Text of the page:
Friday, March 01, 2019 by D. Samuelson
The word vinegar, says Survivalblog.com, is translated into “sour wine” in French, but that doesn’t mean that wine is the sole source of this versatile and healthful liquid. Vinegar starts with the fermentation of a “naturally sweet cider (whether grape, apple, grain, or another juice).” The first step is turning this vinegar into an alcoholic beverage called hard cider. When hard cider is fermented again, the end result is vinegar.
To begin your vinegar adventure, you can use vinegar starter materials, but organic fruit, fruit scraps, honey or sugar will work just as well. Make sure your water is not chlorinated and your containers are non-metal; quart mason jars are excellent. Instead of tight lids, cloth covers are needed to allow the air to circulate; cheesecloth works best. Apple cider vinegar is particularly healthy. According to The Vinegar Book, by Emily Thacker, apple cider vinegar helps the heart with a dose of pectin, has several enzymes, “more than thirty important nutrients, a dozen minerals, [and] over half a dozen vitamins and essential amino acids.” Make sure your apples are non-GMO and organic for the most healthful results.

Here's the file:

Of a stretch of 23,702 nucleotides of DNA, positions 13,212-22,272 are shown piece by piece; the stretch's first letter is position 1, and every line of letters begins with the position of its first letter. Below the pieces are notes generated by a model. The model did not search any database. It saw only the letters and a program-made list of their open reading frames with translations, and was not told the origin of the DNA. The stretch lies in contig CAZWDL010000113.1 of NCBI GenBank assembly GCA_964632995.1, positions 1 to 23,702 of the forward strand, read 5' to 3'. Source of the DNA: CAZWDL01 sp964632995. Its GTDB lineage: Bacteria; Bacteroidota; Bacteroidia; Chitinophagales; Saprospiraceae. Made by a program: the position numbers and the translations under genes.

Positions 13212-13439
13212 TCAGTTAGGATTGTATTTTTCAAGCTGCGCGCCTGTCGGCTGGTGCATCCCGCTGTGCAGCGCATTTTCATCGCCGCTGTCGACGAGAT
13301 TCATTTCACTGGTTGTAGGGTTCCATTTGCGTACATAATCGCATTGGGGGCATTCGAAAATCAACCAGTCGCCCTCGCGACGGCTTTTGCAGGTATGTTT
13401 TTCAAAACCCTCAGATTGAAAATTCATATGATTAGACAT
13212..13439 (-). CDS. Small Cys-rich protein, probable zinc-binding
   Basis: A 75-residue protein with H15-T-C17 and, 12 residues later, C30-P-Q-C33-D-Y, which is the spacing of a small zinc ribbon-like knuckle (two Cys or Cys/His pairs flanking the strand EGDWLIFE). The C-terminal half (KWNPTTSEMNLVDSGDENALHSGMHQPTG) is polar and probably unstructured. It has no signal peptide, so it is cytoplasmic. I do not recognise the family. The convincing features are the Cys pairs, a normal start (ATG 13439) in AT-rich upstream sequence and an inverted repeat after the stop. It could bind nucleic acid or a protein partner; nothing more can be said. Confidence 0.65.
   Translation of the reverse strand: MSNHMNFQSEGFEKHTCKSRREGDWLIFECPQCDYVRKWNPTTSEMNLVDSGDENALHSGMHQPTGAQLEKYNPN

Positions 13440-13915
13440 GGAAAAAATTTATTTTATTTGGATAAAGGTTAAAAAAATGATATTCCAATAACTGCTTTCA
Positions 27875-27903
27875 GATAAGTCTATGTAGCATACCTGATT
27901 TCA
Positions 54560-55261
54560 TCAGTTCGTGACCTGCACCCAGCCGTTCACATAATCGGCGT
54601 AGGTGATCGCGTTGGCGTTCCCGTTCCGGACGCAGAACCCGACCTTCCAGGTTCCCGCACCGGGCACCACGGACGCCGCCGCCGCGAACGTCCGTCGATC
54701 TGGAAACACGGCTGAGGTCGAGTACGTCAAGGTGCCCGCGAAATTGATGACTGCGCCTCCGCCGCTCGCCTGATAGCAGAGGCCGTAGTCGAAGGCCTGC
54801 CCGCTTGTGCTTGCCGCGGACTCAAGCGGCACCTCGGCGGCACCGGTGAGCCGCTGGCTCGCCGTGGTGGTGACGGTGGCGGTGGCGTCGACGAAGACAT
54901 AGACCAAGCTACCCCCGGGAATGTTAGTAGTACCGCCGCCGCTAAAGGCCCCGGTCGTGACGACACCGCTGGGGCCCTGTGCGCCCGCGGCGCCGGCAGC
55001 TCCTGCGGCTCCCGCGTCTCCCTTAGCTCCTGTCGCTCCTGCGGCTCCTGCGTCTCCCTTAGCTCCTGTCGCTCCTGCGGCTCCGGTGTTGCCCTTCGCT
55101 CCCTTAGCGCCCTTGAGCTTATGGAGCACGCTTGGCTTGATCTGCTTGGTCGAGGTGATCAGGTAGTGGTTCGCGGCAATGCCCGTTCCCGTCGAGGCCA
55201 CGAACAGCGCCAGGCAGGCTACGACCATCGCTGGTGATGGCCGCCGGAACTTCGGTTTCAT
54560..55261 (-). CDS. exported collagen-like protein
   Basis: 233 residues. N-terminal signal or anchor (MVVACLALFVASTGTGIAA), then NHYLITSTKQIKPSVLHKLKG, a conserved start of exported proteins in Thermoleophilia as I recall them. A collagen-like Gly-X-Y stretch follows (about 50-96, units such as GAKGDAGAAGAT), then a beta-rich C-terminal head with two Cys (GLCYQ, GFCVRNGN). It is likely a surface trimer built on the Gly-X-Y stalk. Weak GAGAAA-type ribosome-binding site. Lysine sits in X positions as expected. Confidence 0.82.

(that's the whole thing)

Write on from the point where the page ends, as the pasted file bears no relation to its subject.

You’ve just made a natural, healthful mixture that can be used in salad dressings, dips, sauces and soups and in many other culinary delights. But that’s not all – vinegar can help with sunburn and skin conditions. Add vinegar to cleaning cloths or sponges to take advantage of its antibacterial properties. It can also be used to clean “tea and coffee stains from pitchers, pots, mugs and glasses.” The time tested combination of vinegar and baking soda can clear out a stopped up toilet and, when used as a paste, help scour away mineral deposits.
Discover more healing properties of vinegar and other foods at Nutrients.news.
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